What the anime is based on! Mostly of academic interest, but a useful bit of info.
Based on an interactive (even if minimally so) form of entertainment software, generally available for PCs, consoles or arcade machines.
Any game where reflexes are the key to the gameplay, violence is optional.
Dating Sim - Visual Novel
The two terms are similar yet different, however, the fact that they look and 'feel' the same outweighs the technical differences. For clarification, visual novels are considered a sub-genre of adventure games and the term does not cover simulations. While the two genres often share a common visual presentation, dating sims are sometimes considered to be more statistically based than the "choose your own adventure" style of visual novels; basically, the choices you make might change something else than just the story arc (or your next porn pic). Dating sims can involve several technical elements such as a time limit, several statistics such as looks and charm which can be boosted through exercise, or an "attraction meter" which can increase or decrease depending on one's decisions.
Visual novels are distinguished from other game types by their extremely minimal gameplay. Typically the majority of player interaction is limited to clicking to keep the text, graphics and sound moving (most recent games offer 'play' or 'fast-forward' toggles that make even this unnecessary). Most visual novels have multiple storylines and many endings; the gameplay mechanic in these cases typically consists of intermittent multiple-choice decision points, where the player selects a direction in which to take the game. In Japanese, a distinction is often made between visual novels proper (abbreviated NVL) and adventure games (abbreviated AVG or ADV): the main difference is in the presentation of the text, which is overlaid on the picture in a visual novel, and confined to a window at the bottom of the screen in an "adventure". This distinction is normally lost in English, where adventure game refers to a different genre.
Overall they're both read-the-dialogue-and-click-next type of games. It's not needed to distinguish between a visual novel and a dating sim as this category covers them both, but there still is the need to distinguish between a visual novel and an adventure game and that can be a bit confusing for normal people. A useful fact: About 98% of the anime adaptations from a visual novel or a dating sim are also erotic games.
An erotic game or eroge is a Japanese video or computer game that features erotic content, usually in the form of anime-style artwork. In English, eroge are often called hentai games in keeping with the English slang definition of hentai. This is sometimes shortened to H games. In Japan, eroge are also referred to as 18+ games. Most erotic games are visual novels or dating sims but are not limited to them (Knights of Xentar was an awesome RPG eroge).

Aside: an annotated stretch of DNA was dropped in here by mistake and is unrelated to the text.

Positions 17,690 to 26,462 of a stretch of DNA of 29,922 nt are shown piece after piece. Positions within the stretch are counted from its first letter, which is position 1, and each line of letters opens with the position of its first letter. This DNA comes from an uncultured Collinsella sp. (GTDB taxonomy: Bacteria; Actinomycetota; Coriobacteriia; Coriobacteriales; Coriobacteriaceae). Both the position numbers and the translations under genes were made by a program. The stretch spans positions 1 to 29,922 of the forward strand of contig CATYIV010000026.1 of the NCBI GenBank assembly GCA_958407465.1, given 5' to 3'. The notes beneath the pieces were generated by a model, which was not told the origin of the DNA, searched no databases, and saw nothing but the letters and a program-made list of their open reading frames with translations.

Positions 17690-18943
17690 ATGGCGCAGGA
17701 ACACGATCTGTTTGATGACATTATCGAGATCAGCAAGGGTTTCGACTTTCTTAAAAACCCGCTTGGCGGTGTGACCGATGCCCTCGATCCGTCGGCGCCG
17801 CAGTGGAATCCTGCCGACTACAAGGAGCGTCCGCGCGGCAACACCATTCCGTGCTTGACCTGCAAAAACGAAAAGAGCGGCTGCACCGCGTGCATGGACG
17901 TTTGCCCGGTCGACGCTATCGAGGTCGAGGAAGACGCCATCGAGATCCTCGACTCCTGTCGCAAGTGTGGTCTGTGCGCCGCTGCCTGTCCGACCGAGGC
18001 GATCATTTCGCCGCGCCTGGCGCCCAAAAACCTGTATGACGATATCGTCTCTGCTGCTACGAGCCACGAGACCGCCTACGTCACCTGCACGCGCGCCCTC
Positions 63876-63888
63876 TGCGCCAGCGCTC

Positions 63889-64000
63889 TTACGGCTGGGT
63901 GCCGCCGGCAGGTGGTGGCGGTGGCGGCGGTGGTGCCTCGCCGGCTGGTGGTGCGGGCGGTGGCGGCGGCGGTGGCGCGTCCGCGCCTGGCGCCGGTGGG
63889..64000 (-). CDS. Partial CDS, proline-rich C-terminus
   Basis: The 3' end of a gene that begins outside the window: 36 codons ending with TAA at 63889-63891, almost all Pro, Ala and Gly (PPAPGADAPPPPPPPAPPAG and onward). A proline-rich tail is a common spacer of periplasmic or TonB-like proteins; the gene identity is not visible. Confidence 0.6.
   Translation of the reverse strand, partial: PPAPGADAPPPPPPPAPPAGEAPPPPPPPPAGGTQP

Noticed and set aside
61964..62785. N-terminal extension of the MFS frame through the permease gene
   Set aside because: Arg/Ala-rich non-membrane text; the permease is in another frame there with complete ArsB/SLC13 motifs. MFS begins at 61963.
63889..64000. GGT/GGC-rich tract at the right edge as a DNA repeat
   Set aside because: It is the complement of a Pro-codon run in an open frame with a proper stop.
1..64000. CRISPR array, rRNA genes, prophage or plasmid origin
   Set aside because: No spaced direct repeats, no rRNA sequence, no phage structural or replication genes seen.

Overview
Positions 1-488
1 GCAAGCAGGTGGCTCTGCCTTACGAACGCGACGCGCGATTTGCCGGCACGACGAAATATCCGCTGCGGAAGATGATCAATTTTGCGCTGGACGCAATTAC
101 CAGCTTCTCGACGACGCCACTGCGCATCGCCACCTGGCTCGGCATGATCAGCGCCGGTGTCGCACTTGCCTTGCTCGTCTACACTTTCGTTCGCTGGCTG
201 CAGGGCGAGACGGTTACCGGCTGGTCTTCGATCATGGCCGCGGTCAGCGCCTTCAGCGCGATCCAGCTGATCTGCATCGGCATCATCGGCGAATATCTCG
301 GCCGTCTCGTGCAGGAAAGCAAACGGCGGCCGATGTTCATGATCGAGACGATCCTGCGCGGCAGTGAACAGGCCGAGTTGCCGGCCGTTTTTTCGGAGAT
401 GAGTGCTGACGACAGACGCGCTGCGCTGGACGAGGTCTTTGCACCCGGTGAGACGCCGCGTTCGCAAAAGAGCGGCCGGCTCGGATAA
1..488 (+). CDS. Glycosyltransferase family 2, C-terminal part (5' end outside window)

Any anime adaptation of a game that contains (or had a version than contains) adult content (generally sex scenes), regardless of how some fanboys blabber on how "the story in that visual novel was too good to be labelled as porn!", should definitely get this category added under them. This should make it pretty clear as to what is an erotic game and what is not. Roughly 80% of all anime adaptations from a game are from erotic games.
- Examples: Air, Tsukihime, Bible Black, Kimi ga Nozomu Eien, Popotan, Fate/stay night, D.C.: Da Capo, Cleavage, Kanon
Any anime that is based on a role-playing game aka RPG. A role-playing video game is a video game which includes elements of non-electronic role-playing games. The player assumes control of one or several fictional characters (a party) who have joined forces in order to perform quests and overcome a great number of challenges and enemies, usually monsters inspired by fantasy, and, to a lesser extent, science fiction and classic mythology. During the course of the game the characters, or avatars, which are generally defined by quantized characteristics, evolve and improve in that their various attributes increase, as well as by gaining more powerful artefacts.
Manga is the lifeblood that drives the anime industry. Everything and its mother is based on manga.
|However!||Be very sure the manga actually was the basis for the anime!|
It's common practice to make manga adaptations of many popular anime, there's a manga based on Evangelion, and two (one shounen and one shoujo) based on each of Escaflowne and Mahou Tsukai Tai. Also it's quite common to release manga and anime versions of a story in parallel, for instance Nadesico and Shoujo Kakumei Utena.
Based on a live action film, Japanese or otherwise. For instance, Iria: Zeiram the Animation which is based, unsurprisingly, on the sci-fi action film Zeiram.
Not based on anything, the story is a new work, usually made up by the people involved in creating the anime. Generally if an original work (原作) credit is given, it will be to the studio, or director, or other members of the production team.
Note that novel means book with words in paper, so no comics and no "visual novels", which should go under manga and dating-sim - visual Novel/erotic game respectively. Examples include the many World Masterpiece Theatre series animated by Nippon Animation (日本アニメーション), the various anime based on the novels of Tanaka Yoshiki (田中芳樹) and lots of others.
Note that it can be applied to novels as we know them but also the typical light novels for teens and young adults, which are common in Japan and aside from being short include a number of illustrations. Examples would include Shakugan no Shana and Suzumiya Haruhi no Yuuutsu.